Do You Know What Your Blood Pressure Is? [AUDIO]
One out of three Jersey adults could be at an increased risk for cardiac problems and possible death, and not even realize it, because they have high blood pressure.
A new report by the CDC finds 14 million Americans are unaware that they have high blood pressure, while another 22 million know about the condition, but don't do anything about it.
Dr. Mary Campagnolo, the President of the Medical Society of New Jersey, says it's important to know what your blood pressure.
"It's related to the pressure in your artery walls - and the way blood flows through your blood vessels. If it goes higher pressure than normal, people can be at risk for a number of complications over time, which would include heart attacks and heart failure and strokes."
She says, "High blood pressure has been called the so-called silent killer- in that people have no symptoms with high blood pressure. So the only way to find out what your pressure is, is to have it checked with a monitor…The standard good pressure would be 120 over 80 or less, and anything over 140 over 90 is potentially dangerous."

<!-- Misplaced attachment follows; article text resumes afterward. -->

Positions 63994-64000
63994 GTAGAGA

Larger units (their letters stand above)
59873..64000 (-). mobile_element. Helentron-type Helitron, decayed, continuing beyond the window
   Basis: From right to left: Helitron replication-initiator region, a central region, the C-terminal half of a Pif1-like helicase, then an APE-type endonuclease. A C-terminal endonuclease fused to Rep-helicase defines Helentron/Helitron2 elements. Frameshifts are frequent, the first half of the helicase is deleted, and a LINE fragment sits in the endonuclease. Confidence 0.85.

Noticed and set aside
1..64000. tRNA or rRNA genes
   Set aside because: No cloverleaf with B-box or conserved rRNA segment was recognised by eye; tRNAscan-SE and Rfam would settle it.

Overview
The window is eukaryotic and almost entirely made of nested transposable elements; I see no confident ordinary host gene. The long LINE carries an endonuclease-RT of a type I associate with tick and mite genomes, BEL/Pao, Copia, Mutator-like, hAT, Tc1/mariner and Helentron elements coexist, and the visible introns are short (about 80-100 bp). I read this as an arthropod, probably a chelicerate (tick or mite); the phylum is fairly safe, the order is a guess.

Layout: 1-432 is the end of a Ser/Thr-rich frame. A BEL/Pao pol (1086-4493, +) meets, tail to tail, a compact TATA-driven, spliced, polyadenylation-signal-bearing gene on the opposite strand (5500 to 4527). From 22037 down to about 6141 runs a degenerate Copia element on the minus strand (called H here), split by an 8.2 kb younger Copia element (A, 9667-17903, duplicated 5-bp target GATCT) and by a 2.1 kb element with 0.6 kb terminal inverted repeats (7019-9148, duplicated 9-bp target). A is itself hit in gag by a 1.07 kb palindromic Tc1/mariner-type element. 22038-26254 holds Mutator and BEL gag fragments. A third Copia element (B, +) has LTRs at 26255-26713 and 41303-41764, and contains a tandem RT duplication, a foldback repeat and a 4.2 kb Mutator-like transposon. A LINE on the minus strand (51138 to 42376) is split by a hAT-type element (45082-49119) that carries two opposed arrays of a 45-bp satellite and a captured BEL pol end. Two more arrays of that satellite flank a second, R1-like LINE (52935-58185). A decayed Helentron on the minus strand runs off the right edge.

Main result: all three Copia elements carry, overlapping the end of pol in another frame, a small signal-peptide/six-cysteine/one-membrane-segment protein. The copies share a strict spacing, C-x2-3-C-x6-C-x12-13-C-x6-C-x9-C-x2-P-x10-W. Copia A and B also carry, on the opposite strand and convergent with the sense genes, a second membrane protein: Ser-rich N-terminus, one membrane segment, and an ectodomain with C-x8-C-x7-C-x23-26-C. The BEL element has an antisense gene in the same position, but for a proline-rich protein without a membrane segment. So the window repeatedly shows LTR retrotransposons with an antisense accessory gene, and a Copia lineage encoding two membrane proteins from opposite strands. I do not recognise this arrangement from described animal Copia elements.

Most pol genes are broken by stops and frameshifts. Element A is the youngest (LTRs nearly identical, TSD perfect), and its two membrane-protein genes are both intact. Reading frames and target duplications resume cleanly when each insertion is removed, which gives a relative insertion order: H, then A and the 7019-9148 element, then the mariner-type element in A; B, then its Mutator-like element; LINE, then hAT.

If you have high blood pressure, Dr. Campagnolo says, "Usually the first thing we encourage patients to do is to look at their lifestyle and see what kind of lifestyle modifications they can make. If you smoke, you should quit, and the next thing is that if you're not at your ideal weight, you should look at how can you try to lose some weight. Also, if you're eating a diet that's high in fat and cholesterol, you should be looking at changing to a lower fat diet, which would also help you to lose weight…And there's other things such as reducing the stress in your life…And get a home blood pressure reader so you can see what it is."
She adds, "Exercise is crucial in trying to maintain a healthy weight and reducing stress and reducing your risk factors for blood pressure…Some evidence indicates up to 90 percent of the population, as we age - is at risk for high blood pressure…There's many things you can do to delay the onset of blood pressure elevation, however, there are a certain group of patients that. Even if they're very motivated and change their lifestyle, the genetic factors involved work against them, so they really do need to go on medication…This is a very serious problem that people need to be aware of."